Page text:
02.12.2009 03:50 PM
Thomson Selling Grass Valley
Thomson is putting Grass Valley up for sale. The Parisian tech giant announced the board approved divesting the division, along with its Premier Retail Networks digital signage business. Thomson has received "expressions of interest" in the business units, wire reports indicate. Thomson announced the move late last month as it warned of breaching loan covenants. Some of the company's private placements require that debt doesn't exceed net worth.
"Based on preliminary unaudited data, it is likely that when the 2008 audited consolidated financial statements are completed and available at the latest, by the end of April 2009, this covenant will be breached." Thomson's press release stated.
Thomson estimated its debt to be nearly $2.8 billion. It had a little over $1 billion in cash (775 million euros) at the end of the year; money it drew down from the balance remaining on its syndicated credit facility.
A covenant breach could trigger other creditors to demand early repayment, Thomson said. The company hired financial advisers Perella Weinberg Partners, Ph. Villin Conseil, and the law firm Davis Polk & Wardwell to help it negotiate with creditors. It's also seeking assistance from the French government.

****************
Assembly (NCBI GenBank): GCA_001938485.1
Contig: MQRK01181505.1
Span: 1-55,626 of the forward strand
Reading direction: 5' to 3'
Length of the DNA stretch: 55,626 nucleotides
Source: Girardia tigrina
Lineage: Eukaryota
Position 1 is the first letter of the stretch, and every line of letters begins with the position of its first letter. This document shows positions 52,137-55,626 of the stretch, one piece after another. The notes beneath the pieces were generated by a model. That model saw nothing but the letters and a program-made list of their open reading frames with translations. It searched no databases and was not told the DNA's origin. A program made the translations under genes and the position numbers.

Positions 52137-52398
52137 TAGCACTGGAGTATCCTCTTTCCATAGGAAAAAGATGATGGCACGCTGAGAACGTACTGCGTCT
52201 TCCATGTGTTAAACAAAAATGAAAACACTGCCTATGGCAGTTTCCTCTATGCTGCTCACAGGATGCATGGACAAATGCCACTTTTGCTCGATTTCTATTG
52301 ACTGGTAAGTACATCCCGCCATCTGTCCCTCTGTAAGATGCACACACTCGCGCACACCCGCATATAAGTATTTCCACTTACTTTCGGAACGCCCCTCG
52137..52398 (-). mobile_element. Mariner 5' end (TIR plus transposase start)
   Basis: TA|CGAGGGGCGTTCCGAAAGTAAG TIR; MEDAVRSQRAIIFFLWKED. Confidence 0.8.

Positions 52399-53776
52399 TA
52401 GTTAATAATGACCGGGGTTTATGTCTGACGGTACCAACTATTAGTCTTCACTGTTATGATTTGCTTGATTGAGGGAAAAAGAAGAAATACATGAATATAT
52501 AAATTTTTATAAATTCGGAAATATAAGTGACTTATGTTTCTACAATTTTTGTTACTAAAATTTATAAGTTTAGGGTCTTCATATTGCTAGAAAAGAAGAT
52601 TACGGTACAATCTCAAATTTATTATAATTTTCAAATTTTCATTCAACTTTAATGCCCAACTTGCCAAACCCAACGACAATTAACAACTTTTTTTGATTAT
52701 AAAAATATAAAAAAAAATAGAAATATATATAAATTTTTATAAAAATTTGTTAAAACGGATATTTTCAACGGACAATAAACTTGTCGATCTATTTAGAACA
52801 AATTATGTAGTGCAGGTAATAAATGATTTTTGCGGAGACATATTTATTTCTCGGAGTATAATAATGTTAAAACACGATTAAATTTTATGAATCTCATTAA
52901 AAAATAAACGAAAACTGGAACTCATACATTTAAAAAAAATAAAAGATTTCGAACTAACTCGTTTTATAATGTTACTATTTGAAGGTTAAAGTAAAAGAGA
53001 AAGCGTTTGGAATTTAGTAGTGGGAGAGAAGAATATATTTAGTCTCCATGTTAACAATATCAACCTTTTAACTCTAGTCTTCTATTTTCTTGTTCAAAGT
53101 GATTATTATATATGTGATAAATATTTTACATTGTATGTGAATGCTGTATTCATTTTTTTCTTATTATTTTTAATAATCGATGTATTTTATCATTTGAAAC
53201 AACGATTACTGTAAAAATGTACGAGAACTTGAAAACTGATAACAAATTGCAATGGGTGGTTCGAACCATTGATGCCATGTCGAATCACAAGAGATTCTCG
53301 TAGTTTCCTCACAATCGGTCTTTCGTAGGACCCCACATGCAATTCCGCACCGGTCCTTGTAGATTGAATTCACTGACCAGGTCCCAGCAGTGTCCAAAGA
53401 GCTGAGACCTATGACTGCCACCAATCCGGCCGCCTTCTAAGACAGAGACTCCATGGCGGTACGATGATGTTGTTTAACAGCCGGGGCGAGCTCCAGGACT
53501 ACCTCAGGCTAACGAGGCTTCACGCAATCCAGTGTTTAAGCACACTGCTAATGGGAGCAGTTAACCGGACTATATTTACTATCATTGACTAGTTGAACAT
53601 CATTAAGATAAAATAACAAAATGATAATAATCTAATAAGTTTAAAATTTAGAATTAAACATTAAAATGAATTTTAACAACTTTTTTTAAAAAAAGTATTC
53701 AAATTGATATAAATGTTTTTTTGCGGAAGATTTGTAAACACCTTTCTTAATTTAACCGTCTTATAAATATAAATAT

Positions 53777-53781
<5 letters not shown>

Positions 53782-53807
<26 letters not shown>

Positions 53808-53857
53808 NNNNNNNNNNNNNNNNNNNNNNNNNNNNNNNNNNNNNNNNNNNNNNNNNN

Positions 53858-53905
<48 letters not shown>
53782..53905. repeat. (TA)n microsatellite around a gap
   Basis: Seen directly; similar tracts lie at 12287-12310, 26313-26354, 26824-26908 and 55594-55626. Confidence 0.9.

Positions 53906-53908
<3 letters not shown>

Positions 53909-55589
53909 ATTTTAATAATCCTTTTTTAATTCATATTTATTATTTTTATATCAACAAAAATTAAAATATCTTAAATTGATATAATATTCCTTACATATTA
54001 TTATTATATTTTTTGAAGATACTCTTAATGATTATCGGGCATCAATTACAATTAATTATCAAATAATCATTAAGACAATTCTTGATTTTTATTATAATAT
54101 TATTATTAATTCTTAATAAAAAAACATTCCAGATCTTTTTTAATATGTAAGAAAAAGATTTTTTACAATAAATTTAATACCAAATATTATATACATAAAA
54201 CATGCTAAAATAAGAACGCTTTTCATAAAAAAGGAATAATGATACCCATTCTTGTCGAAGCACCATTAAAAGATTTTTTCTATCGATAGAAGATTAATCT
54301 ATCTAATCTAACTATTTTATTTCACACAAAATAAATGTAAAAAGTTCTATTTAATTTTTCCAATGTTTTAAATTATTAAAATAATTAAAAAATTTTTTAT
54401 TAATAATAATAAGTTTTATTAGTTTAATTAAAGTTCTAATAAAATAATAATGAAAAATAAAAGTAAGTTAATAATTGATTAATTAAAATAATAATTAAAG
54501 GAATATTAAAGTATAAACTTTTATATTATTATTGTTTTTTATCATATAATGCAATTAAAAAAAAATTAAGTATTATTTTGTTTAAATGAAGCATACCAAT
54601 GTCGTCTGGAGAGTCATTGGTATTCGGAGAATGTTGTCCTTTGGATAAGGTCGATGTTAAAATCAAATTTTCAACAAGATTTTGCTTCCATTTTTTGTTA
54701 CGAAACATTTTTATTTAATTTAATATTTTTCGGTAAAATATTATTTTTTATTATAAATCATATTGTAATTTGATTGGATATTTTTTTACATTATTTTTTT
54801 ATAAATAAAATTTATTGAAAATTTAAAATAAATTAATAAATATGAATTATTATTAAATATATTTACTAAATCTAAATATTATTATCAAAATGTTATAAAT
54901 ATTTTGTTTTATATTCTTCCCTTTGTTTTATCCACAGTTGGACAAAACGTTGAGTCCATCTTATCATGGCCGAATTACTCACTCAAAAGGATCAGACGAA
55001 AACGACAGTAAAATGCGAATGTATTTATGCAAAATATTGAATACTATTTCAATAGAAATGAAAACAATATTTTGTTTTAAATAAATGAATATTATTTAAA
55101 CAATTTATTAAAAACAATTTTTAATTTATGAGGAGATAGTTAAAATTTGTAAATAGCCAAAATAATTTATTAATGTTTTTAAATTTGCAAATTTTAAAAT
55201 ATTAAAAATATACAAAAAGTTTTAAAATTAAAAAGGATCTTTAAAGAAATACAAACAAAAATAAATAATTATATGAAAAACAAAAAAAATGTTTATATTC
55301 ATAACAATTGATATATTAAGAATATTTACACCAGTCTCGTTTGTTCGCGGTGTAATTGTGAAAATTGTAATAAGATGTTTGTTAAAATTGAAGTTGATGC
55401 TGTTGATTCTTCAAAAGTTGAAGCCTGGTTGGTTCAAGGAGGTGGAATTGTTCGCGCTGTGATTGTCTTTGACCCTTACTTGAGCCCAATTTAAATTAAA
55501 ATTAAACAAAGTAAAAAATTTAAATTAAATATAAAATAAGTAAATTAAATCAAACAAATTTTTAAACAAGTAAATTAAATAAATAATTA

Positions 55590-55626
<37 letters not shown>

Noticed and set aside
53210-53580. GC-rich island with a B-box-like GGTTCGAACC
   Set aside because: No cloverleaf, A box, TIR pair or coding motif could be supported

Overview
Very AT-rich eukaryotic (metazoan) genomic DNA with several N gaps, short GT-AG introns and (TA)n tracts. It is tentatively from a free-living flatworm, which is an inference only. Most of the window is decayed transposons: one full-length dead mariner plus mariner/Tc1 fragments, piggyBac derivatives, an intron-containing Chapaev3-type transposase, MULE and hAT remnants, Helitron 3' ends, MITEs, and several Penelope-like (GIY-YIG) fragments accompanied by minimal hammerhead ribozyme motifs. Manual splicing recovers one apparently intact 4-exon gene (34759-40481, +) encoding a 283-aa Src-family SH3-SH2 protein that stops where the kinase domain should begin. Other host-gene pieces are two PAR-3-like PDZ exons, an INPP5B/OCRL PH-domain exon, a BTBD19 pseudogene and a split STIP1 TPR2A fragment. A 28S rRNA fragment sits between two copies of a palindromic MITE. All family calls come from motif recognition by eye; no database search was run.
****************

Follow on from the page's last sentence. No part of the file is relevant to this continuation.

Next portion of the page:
"At this stage, it is not possible to predict the outcome of these upcoming discussions," Thomson's statement read.
Together, Grass and PRN generated $1.3 billion in sales last year—about 20 percent of Thomson's revenues.
PRN was acquired by Thomson for $285 million in 2005. The company does digital signage for companies such as Wal-Mart. Thomson purchased Grass from Terry Gooding of San Diego, Calif., in 2002, for an undisclosed sum. Thomson sold the Grass Valley digital film transfer gear business to private equity investors last October, also for an undisclosed price.
Based on preliminary estimates, Thomson said it expects to post revenues of $6.4 billion for the fourth quarter of 2008, a decrease of 12.7 percent compared to the previous year at current exchange rates, and 7.7 on a constant currency basis.